And I think it’s time to step back, take a deep breath, admit we know dangerously little, and start working with a young leader, in the hope that he will be able to establish himself and move North Korea in new directions.
GWEN IFILL: Is that, Professor Hwang, what South Korea wants us to do?
BALBINA HWANG: Well, I think that there’s a great debate going on in South Korea.
I agree with Ambassador Gregg we certainly should not demonize Kim Jong-un ahead of time. On the other hand, we also should not ascribe to him, because he spent a couple of years at a boarding school in Switzerland and that he’s so young, that he is of this new young generation that is willing to reform and be open-minded.
I agree we may simply not know what is in his heart and his mind. My point is, I think that we can be pretty definite, though, in knowing that he cannot institute any of those reforms or make any bold efforts towards openness in the short term. It simply cannot be done if he wants to maintain his position as leader of North Korea.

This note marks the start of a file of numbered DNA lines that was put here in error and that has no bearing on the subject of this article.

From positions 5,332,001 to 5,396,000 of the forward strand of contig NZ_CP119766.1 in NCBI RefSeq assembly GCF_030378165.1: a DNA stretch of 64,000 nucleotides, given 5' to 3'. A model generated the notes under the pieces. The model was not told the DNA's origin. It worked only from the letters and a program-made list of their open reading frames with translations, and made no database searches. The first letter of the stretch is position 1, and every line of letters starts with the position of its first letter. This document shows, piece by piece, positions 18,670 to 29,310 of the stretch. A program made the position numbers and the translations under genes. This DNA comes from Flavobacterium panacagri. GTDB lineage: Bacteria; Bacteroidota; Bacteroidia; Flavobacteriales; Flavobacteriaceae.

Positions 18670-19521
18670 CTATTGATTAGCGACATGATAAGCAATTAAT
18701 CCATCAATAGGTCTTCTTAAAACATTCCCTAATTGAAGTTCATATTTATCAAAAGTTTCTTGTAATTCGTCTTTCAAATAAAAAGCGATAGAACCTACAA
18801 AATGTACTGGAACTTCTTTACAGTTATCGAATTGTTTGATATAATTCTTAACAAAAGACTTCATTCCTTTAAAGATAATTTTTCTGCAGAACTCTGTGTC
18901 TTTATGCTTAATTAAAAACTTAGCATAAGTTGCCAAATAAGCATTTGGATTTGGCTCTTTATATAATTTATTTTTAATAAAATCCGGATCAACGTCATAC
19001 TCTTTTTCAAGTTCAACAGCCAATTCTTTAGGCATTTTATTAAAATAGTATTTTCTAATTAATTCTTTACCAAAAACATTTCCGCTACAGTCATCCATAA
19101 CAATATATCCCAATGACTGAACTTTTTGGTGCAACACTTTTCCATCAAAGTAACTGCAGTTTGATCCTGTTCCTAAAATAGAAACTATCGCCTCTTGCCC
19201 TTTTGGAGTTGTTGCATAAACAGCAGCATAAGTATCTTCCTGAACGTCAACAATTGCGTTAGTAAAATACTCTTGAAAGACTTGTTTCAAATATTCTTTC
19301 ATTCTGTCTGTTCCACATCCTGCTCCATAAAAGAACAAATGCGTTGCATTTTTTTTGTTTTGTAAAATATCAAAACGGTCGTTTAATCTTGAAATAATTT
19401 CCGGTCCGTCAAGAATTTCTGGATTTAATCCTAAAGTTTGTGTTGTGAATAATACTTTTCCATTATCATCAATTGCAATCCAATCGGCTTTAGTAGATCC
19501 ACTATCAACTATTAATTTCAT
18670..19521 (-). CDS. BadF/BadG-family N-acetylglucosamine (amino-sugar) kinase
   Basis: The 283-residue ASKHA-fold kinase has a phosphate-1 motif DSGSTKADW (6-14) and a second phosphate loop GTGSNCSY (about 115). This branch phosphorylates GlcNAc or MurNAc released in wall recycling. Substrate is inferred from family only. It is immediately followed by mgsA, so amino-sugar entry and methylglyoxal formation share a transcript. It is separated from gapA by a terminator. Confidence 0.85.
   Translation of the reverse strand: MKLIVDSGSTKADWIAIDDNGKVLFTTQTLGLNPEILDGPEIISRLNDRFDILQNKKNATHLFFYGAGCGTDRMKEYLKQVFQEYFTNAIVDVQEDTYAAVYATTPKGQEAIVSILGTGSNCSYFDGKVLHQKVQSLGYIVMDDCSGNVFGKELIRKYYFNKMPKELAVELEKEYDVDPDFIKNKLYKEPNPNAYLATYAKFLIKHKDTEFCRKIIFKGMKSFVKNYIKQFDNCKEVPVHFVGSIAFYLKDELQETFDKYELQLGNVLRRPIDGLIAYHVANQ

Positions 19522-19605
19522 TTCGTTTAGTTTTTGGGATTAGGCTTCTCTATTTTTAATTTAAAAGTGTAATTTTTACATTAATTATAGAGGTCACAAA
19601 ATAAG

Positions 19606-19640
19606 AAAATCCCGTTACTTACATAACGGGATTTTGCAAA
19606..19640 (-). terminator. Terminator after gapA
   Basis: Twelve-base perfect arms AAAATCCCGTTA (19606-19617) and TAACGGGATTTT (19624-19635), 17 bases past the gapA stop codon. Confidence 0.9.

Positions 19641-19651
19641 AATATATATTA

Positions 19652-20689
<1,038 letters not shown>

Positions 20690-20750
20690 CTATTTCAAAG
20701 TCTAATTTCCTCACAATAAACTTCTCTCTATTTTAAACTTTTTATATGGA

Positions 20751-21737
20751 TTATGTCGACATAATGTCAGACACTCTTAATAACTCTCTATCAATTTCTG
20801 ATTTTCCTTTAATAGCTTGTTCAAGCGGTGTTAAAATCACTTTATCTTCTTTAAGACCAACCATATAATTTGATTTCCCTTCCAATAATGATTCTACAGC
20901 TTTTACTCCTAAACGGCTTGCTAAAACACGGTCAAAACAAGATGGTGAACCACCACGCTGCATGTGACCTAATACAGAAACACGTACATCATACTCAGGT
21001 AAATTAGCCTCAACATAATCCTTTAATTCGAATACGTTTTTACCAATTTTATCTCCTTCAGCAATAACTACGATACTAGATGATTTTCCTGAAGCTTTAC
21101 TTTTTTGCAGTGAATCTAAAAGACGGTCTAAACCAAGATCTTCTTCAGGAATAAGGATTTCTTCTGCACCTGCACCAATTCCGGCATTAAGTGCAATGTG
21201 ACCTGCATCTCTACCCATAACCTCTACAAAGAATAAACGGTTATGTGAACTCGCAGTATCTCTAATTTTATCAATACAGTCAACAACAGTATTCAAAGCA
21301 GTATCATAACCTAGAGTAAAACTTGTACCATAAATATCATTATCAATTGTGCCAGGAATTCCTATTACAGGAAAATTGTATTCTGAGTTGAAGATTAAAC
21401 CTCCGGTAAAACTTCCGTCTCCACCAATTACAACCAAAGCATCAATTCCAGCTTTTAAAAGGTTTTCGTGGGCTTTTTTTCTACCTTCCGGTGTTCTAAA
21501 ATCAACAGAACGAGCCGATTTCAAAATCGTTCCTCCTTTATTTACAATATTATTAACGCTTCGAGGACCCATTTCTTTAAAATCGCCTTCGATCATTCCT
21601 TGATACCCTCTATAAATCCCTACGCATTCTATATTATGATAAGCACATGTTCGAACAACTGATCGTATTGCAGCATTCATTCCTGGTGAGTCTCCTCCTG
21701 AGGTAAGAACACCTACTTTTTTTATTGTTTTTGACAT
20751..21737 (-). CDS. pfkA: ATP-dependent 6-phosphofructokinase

GWEN IFILL: And Ambassador Gregg, you talked about China being our go-between. Have they sent any signals, has there been any indication at all that they’re willing to be that?
DONALD GREGG: In the past, they have not wanted to talk about that kind of thing, because I think they feel that we would encroach upon their influence.
I think the Obama administration is in a better position to do that now. He’s brought Wendy Sherman into the State Department at the number-three position. She’s very good on North Korea, having worked under Bill Perry.